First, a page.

International Space Station changes orbit awaiting tourist
Moscow — The orbital path of the International Space Station (ISS) was successfully adjusted Saturday to accommodate the landing of the world's sixth space tourist in eight days time, Interfax reported citing Russian space programme officials.
"The maneouvre was conducted automatically," said an official from the Russian space control centre (TSOUP).
The ISS had to change its distance from Earth -- now 353 kilometres (200 miles) after the 1.25-kilometre adjustment -- to create optimal conditions for the arrival of a Russian Soyuz rocket carrying Russian cosmonaut Yuri Lonchakov, US astronaut Michael Fincke and the tourist Richard Garriott.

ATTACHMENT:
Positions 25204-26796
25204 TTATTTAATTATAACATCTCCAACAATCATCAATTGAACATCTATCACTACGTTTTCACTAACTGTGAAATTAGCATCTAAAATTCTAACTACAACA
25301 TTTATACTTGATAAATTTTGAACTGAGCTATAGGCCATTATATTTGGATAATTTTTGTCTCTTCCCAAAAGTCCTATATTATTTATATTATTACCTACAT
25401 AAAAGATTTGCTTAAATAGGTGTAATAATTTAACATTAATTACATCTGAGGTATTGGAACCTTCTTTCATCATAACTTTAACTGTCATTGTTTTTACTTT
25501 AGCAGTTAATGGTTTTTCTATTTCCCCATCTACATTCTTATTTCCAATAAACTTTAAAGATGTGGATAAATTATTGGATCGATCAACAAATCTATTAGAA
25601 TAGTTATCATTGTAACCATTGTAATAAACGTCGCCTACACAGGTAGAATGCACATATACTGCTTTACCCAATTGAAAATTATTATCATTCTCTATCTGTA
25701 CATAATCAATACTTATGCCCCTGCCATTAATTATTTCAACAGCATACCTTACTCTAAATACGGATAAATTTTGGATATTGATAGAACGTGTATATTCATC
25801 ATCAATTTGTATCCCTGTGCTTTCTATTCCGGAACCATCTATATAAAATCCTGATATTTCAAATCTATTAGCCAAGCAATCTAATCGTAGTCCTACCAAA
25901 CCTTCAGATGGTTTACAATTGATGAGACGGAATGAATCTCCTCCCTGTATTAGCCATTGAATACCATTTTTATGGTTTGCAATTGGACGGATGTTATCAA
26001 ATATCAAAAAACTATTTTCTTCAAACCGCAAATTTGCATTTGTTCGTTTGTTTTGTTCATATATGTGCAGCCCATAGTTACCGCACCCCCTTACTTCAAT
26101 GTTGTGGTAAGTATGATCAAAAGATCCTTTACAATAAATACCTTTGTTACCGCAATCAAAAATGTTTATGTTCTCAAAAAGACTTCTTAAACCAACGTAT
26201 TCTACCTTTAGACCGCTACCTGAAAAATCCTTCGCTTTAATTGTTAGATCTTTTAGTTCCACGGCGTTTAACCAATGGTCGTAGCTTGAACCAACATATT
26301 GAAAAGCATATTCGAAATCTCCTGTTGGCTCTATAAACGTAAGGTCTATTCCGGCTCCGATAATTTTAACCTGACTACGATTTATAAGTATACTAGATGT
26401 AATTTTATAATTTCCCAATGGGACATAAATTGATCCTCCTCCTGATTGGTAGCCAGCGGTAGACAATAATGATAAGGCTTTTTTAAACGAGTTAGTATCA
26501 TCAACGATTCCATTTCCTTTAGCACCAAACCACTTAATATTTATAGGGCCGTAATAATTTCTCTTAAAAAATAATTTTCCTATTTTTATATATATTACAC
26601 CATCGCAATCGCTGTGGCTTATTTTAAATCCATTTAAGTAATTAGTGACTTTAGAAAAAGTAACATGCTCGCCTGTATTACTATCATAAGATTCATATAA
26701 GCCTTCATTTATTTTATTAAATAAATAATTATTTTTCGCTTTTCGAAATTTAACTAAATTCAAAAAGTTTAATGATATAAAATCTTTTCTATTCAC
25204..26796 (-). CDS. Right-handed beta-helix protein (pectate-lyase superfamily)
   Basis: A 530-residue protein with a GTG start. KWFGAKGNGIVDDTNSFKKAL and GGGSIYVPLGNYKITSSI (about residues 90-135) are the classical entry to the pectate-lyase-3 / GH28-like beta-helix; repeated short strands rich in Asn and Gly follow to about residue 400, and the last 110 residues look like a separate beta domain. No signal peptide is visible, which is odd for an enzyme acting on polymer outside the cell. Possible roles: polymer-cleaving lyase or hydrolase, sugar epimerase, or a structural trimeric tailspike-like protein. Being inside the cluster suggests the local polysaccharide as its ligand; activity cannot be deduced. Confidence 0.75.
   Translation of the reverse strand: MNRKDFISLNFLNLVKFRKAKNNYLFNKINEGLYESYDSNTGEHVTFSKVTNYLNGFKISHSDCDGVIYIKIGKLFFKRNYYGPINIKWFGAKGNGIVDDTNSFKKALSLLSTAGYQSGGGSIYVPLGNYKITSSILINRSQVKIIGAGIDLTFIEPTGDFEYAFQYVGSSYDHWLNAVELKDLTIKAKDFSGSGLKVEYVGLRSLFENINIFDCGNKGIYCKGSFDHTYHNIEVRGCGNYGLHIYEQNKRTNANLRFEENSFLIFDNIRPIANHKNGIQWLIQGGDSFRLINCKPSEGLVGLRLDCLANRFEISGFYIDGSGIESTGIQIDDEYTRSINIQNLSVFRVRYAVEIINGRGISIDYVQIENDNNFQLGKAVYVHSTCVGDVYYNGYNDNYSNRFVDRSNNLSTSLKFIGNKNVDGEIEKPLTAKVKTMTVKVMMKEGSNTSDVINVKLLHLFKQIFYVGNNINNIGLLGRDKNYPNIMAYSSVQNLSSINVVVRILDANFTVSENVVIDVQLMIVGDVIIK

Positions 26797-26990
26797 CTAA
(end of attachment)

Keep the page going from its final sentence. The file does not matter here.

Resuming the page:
The Soyuz TMA-13 is due to be launched from Kazakhstan on October 12.
Multi-millionaire US businessman Garriott is the son of US astronaut Owen Garriott.
Richard Garriott paid more than 30 million dollars (20 million euros) to be launched into space from the Baikonur cosmodrome in Kazakhstan, according to Space Adventures, the US-based company that organised his trip.